On January 9th, 2016, I found myself sitting in a class titled the exact same name as this series: Professionalizing History. The professor started the very first class with a shocking statement: “What’s wrong with all of you?” followed up with “Why on earth would you all decide to waste your lives on a subject
One terrible mentality that historians cannot fall into is the thought that the society that they reside in is such a modernized and such an advanced one that it will never change. As I’ve discussed in my 2015 project The Endless Flow of Society, our world is in a constant change of ‘revolution’. Any ‘Old’
I’ll be the first to admit that C.S. Lewis is beyond my personal expertise. Although I’ve found myself to be in love with the “classics” and have a vast collection of vintage and antique books within my study, I haven’t ever really looked deep into the works of Narnia nor have I paid too much
In the last installment of Professionalizing History, we talked about the new age question of whether or not it’s important to apologize for mistakes we’ve made in the past. I highly recommend reading this series in order by publish date in order to fully understand what it means to professionalize history. This time around, I’d like to
As a child, I oftentimes found it difficult to grasp what the present actually was. I don’t know why, or how, but it was almost impossible to figure out how the present even existed if every previous moment bled into the past and ever future moment lay in uncertain shadows. People live in a world – the present – that they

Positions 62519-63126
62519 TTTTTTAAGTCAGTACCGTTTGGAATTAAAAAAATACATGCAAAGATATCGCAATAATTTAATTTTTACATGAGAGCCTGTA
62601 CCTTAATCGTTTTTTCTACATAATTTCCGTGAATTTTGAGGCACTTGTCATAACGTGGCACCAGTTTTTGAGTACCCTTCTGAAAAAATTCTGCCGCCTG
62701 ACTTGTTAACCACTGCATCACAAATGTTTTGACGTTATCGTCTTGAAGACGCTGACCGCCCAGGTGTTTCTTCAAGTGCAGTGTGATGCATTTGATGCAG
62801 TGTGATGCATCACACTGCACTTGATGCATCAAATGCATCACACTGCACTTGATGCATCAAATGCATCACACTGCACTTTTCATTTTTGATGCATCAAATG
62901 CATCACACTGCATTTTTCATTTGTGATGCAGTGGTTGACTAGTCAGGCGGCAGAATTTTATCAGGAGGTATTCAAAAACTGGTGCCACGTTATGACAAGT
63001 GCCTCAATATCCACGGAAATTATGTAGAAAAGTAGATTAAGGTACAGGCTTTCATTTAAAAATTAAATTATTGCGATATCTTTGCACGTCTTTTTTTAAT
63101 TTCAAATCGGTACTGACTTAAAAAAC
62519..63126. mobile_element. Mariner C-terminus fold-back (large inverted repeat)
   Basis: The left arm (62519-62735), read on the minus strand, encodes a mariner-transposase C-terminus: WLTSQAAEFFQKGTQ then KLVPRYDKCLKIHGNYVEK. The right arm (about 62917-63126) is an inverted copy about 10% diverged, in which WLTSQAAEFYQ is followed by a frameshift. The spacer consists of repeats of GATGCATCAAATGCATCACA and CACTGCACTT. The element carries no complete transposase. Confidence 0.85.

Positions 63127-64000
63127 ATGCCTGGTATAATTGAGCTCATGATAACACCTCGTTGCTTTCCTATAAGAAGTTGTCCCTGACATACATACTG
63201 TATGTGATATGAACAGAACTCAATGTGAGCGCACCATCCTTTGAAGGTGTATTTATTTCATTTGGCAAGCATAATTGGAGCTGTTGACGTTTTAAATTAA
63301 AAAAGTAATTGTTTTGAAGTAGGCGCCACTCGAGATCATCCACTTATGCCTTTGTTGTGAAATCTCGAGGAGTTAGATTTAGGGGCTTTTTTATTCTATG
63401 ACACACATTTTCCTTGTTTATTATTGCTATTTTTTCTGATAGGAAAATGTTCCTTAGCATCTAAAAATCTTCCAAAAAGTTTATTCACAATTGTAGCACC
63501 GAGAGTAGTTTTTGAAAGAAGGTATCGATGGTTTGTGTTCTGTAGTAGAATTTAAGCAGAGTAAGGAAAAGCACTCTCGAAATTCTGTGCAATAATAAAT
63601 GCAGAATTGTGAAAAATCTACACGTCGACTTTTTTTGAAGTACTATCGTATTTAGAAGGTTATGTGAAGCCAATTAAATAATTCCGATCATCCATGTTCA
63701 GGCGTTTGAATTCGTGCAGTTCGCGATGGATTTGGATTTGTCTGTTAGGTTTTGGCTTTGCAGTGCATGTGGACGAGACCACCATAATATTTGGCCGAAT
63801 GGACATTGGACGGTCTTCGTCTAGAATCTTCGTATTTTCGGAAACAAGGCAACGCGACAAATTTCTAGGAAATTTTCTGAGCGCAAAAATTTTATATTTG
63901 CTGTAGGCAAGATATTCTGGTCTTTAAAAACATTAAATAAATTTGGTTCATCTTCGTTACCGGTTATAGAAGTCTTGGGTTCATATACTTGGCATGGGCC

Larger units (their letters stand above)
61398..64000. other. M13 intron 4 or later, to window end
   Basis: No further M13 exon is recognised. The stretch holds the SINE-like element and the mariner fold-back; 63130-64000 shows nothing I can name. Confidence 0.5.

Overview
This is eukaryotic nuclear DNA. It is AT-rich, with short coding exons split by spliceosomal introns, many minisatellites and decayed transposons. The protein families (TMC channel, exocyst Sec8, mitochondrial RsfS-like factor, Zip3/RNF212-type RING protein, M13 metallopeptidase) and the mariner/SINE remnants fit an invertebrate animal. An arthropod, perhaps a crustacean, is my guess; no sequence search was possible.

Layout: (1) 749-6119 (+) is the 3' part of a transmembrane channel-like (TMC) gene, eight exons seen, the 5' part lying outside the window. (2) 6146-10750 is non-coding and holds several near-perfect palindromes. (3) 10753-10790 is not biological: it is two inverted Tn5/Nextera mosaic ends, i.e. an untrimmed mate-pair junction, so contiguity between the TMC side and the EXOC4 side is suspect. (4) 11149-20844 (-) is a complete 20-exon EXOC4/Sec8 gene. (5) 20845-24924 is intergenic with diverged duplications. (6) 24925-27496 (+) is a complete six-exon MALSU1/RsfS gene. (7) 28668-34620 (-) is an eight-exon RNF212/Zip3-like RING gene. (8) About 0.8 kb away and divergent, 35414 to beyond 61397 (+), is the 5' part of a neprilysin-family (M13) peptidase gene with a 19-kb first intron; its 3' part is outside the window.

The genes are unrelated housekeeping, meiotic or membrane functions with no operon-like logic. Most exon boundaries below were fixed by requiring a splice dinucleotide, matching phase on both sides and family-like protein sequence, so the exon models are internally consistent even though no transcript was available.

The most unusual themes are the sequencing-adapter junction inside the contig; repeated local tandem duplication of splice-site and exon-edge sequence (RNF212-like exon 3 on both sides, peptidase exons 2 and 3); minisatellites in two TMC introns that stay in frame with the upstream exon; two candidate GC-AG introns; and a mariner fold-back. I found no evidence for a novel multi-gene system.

While the new American settlers were busy growing tobacco and building city churches in their new environment, European immigrants who moved to America didn’t cease being or wanting to be Europeans. In fact, they wanted to reshape their new homes and cities into what they had left behind in Europe instead of attempting to create their own new society. American culture didn’t actually exist at this time, as a majority of what could be considered culture in the new world was brought from other countries.
Anyone who has taken a United States History course knows that sometimes, well, most of the time, we eliminate and “forget” to write down the lows of American History. Not many high school text books discuss the fact that Franklin Delano Roosevelt had made a decision to not to bomb railways used to transport prisoners to Auschwitz during World War 2, a controversial topic you can read more about here. But, there are five themes in United States history that can be seen in any high school or college history course.